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Tue, 15 Oct 2019
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Cloud Lightning

Big freeze hits $1bn crop




Three nights of freezing temperatures have destroyed up to three-quarters of California's $1bn citrus crop, as a storm continued to batter the US, bringing down power lines, making roads treacherous and leaving 41 dead.

"This is one of those freezes that, unfortunately, we'll all remember," said AG Kawamura, the California state food and agriculture secretary, adding that damage had been spread across the state in places usually immune to freezes.

The latest freeze is likely to surpass the damage done by a three-day cold snap in December 1998 that destroyed 85% of California's citrus crop, a loss valued then at $700m (£360m), he said.

Cloud Lightning

Ice plays havoc with U.S. power grid

SAN FRANCISCO - Emergency crews scrambled Tuesday to restore electricity to about 80,000 customers nationwide that are still in the dark following a series of ice storms that snapped trees and power lines from the Southwest Plains to New England.

The onslaught of freezing rain left little doubt that it is January, putting to rest any notion that the balmy weather in late December could last long.

Cloud Lightning

Schwarzenegger Seeks Disaster Aid For Freeze Ruined Crops

FRESNO, Calif. - Gov. Arnold Schwarzenegger asked the federal government Tuesday for disaster aid because of an ongoing cold snap that has destroyed nearly $1 billion worth of California citrus, and industry officials said shoppers will feel the sting through higher prices for oranges, lemons and other produce.

Bizarro Earth

5.4 Earthquake strikes off Taiwan coast

TAIPEI, Taiwan - An earthquake struck off of Taiwan's east coast Tuesday, the Central Weather Bureau said. No damage or injuries were reported, and no tsunami warning was issued.

The 5.4-magnitude quake was centered about 100 miles southeast of the capital of Taipei, the weather bureau said.

Bizarro Earth

5.7 Earthquake strikes central Japan, causes no casualties, damage

TOKYO, January - An earthquake measuring 5.7 points on the open-ended Richter scale was registered in the central part of the Japanese main island of Honshu, the Japanese meteorological agency said.

Bizarro Earth

Microbe experiment suggests we could all be Martians

Life on Earth may have announced its arrival billions of years ago with a whistle and a thump, according to planetary scientists.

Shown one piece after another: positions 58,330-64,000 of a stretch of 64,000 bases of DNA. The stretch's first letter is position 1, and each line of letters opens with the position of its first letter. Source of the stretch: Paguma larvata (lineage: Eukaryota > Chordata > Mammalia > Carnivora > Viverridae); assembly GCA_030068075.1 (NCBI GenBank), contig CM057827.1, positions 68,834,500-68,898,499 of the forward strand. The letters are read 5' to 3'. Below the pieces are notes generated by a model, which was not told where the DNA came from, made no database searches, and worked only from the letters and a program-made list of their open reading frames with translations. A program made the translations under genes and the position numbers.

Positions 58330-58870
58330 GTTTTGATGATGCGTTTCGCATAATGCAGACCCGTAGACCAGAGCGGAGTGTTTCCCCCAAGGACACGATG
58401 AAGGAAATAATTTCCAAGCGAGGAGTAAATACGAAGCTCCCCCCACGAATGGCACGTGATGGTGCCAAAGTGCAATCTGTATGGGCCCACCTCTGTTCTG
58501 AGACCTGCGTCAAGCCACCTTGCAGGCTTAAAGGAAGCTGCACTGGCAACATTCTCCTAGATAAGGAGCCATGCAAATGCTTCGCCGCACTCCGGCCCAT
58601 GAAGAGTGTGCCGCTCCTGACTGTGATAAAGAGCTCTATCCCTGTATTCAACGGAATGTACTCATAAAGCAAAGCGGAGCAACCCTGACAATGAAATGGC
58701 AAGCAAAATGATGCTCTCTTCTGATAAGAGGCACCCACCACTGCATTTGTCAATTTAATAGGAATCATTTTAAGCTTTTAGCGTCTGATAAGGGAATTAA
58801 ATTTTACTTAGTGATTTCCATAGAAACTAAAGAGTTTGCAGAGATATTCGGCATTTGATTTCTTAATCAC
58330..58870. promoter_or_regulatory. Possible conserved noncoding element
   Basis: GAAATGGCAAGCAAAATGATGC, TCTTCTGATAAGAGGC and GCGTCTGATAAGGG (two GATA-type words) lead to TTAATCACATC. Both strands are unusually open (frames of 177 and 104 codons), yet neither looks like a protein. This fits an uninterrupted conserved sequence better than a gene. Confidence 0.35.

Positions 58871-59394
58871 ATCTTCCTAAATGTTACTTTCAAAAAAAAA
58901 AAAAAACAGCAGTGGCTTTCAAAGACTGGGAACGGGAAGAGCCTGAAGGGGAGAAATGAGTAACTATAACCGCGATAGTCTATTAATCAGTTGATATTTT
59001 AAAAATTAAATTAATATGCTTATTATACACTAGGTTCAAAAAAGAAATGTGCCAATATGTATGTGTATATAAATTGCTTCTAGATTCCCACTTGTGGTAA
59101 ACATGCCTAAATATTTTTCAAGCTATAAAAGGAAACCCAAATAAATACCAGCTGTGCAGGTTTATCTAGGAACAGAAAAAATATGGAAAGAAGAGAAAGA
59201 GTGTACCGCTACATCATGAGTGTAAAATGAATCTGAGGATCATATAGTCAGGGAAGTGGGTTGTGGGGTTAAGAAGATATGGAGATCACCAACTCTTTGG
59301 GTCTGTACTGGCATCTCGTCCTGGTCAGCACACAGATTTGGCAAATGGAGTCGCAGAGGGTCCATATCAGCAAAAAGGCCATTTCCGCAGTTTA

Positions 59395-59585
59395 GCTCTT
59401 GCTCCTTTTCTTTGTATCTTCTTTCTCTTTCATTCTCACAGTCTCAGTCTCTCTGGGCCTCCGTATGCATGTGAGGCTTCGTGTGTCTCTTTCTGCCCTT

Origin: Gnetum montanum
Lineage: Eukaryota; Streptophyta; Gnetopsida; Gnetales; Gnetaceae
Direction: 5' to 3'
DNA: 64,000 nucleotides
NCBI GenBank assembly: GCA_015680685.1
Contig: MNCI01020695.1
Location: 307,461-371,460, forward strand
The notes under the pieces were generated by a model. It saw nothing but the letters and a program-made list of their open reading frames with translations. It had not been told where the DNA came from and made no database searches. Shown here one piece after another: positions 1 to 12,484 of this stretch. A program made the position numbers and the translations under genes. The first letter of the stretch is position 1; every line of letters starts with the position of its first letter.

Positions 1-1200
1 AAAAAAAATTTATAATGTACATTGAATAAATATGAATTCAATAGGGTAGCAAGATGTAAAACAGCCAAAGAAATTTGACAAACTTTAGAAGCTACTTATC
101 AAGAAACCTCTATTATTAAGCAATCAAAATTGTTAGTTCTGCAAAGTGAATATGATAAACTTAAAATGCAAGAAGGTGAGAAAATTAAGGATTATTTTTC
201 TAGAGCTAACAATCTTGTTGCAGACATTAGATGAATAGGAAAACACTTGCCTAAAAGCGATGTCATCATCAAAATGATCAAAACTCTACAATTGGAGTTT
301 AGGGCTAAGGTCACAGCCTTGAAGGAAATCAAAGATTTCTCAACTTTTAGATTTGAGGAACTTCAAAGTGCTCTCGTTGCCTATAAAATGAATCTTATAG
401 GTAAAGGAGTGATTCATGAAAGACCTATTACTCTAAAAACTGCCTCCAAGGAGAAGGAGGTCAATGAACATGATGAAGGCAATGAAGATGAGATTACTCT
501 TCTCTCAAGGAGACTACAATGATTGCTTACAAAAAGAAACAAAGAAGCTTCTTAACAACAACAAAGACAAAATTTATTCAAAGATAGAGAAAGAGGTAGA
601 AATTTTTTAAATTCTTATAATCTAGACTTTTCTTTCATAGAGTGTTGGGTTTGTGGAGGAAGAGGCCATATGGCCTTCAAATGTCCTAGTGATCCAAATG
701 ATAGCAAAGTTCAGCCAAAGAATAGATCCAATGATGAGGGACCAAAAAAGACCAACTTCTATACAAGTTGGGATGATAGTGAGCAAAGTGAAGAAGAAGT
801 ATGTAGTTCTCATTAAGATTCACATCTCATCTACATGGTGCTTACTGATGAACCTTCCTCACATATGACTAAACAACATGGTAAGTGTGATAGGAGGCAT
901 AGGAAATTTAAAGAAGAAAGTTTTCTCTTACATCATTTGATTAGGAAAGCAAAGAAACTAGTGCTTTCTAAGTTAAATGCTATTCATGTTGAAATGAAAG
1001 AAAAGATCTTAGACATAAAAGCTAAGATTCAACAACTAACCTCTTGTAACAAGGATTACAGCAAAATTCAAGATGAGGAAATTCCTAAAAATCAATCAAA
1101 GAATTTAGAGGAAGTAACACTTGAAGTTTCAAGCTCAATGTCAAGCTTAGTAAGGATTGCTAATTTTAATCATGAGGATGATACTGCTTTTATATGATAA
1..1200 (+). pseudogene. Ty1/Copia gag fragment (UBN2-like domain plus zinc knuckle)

Experiments by an international team of researchers back a controversial theory that life flourished on Earth after primitive organisms arrived aboard a meteorite, itself gouged from Mars by a giant impact.

The theory supposes that life was able to gain a tentative foothold on the red planet as it cooled down and became more hospitable several billion years ago. At the time, the planet's surface was regularly bombarded with rocky detritus from the asteroid belt, knocking clumps of rock and the microbes living on them into space, where the gravity of the sun brought them hurtling towards Earth.

Cloud Lightning

Ice Storm lashes much of U.S. - 20 dead

Waves of freezing rain, sleet and snow since Friday have caused at least 11 deaths in Oklahoma, six in Missouri, two in Texas and one in New York.

Better Earth

Seeking Approval, Bush set for climate change U-turn

George Bush is preparing to make a historic shift in his position on global warming when he makes his State of the Union speech later this month, say senior Downing Street officials.

Tony Blair hopes that the new stance by the United States will lead to a breakthrough in international talks on climate change and that the outlines of a successor treaty to the Kyoto agreement, the deal to curb emissions of greenhouse gases which expires in 2012, could now be thrashed out at the G8 summit in June.

Better Earth

U.S., Canada Weigh Great Lakes Cleanup

When Canada and the United States approved the Great Lakes Water Quality Agreement in 1972, the running joke in Cleveland was that anyone unlucky enough to fall into the Cuyahoga River would decay rather than drown.

The Cuyahoga, which meanders through the city before reaching Lake Erie, helped inspire the cleanup initiative by literally catching fire three years earlier. The lower end of the 112-mile-long waterway was a foul brew of oil, sludge, sewage and chemicals. It made embarrassing headlines when its surface flamed for about 30 minutes.

© unknown
Cuyahoga in Flames

Cloud Lightning

Powerful storm dumps ice and rain on central U.S

CHICAGO - Ice and rain pelting the central United States have killed at least six people, forced the cancellation of hundreds of flights in Texas and knocked out power to more than 100,000 customers in Missouri and Oklahoma, officials and media reports said on Saturday.